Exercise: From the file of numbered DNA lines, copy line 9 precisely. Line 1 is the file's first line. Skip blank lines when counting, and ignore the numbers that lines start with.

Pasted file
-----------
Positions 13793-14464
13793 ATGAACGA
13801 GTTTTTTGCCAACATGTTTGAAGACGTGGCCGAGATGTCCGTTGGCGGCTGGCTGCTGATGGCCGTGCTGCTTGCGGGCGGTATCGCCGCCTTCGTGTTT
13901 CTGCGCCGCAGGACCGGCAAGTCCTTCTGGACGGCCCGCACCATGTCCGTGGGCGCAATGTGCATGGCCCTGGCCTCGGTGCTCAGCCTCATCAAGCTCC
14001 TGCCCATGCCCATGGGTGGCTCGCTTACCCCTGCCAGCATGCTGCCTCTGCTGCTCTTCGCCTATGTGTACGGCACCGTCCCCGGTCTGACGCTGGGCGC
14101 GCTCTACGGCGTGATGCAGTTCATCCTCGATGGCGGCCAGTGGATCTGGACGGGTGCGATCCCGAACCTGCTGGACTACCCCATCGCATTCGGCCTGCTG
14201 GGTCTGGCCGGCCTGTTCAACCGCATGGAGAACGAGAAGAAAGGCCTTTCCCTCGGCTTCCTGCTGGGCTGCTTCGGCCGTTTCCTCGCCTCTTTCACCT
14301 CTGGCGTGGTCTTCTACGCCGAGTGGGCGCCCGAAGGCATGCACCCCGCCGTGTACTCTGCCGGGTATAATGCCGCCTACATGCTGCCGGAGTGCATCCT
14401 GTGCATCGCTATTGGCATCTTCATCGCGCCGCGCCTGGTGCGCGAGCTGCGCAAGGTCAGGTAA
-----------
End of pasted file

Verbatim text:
14401 GTGCATCGCTATTGGCATCTTCATCGCGCCGCGCCTGGTGCGCGAGCTGCGCAAGGTCAGGTAA